Wopsy Zamora: The Disco King now moves to a different beat


From strobe lights and glitter balls on the dance floor, Amigo Entertainment Technologies Inc. has gone on to provide big companies with architectural, industrial, and entertainment lighting and audio systems; special effects, such as digital water screens; and even piped-in music. Chairman and chief executive officer Amando Zamora—Wopsy to friends— is an innovative entrepreneur who constantly reinvents himself to keep pace with the changing technology.

To baby boomers, his name is synonymous with “disco.” In its halcyon days, if an operator wanted to put up a discotheque, Zamora was the go-to guy for the lights, sounds, and music and he’d create a veritable field trip to a sonic fantasy land.

“They called me ‘Disco King Maker’ or ‘The Real Disco King.’ I found that baduy (tacky),” he says. Even so, there was some truth to that: he equipped over 200 discos here and abroad.

Zamora never studied sound engineering or lighting design; he says the talent came naturally. He acknowledges his father, Arturo, as one of the biggest influences in his life. First, he notes, the older Arturo gave him a unique nickname. “The day I was born, while my mother was in the delivery room, my father was reading a book about the illegal Italian immigrants in New York. He came across the acronym WOPS, which means without papers. That’s how I got to be called Wopsy.”

Even as his reputation grew, Zamora kept a low profile. He explains that credit wasn’t his to claim, since the success of a disco establishment depended equally on three parties—the landlord, the impresario, and the music and technical equipment provider.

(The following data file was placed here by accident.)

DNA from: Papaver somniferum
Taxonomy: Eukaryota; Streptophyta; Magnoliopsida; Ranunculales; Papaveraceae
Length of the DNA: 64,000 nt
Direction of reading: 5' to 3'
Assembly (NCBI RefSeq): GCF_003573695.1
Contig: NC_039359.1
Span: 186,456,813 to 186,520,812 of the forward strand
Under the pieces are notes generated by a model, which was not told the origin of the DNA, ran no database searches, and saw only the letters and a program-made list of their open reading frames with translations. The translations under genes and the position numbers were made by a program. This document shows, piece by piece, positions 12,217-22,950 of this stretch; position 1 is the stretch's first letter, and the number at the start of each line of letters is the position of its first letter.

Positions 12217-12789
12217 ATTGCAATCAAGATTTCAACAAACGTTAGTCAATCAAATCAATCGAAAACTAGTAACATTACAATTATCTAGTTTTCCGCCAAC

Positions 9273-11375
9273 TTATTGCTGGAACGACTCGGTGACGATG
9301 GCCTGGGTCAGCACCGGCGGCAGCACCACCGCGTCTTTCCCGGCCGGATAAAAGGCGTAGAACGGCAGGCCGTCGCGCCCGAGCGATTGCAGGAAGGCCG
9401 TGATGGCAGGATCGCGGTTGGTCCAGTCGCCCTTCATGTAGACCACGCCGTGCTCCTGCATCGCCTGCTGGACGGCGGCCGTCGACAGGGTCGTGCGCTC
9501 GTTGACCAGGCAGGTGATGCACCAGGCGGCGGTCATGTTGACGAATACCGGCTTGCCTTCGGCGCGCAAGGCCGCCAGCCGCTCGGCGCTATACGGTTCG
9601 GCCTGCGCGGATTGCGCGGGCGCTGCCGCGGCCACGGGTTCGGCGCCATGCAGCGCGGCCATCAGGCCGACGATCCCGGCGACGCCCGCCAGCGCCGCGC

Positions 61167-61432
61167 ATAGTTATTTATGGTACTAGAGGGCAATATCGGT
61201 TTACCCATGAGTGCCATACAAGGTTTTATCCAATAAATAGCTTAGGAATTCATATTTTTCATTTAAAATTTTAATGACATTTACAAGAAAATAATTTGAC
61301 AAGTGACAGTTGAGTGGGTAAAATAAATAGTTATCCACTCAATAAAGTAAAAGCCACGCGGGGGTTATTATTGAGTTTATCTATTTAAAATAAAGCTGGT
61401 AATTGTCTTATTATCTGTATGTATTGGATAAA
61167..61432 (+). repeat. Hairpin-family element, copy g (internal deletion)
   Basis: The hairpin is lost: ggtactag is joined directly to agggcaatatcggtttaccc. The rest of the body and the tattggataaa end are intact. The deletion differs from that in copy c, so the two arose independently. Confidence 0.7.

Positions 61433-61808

Zamora strongly influenced the industry with his music choices and illustrations of ambiance. He veered away from American music, funky rhythms, and gimmickry—its disposability, banality, and sexual undercurrents. He kept disco goers on the dance floor and moving to cosmopolitan European sounds, which was more melodious, and imbued with instrumental passages and intervals of pure rhythms. In that benevolent space, people felt free to be themselves.

Zamora also says that all that time, he never touched alcohol, and he never danced on the dance floor (he still doesn’t know how), even during the disco years. He just made people do so.

Zamora likewise engineered the system in such a way that the people felt the throbbing music on the floor, but could still carry a conversation without raising their voices and straining their ears.

Nowadays, he says, it’s just too noisy in such places…

Read more about Wopsy Zamora in the cover story of Asian Dragon Magazine’s January-February 2015 issue.

[Photograph: Wig Tysmans]


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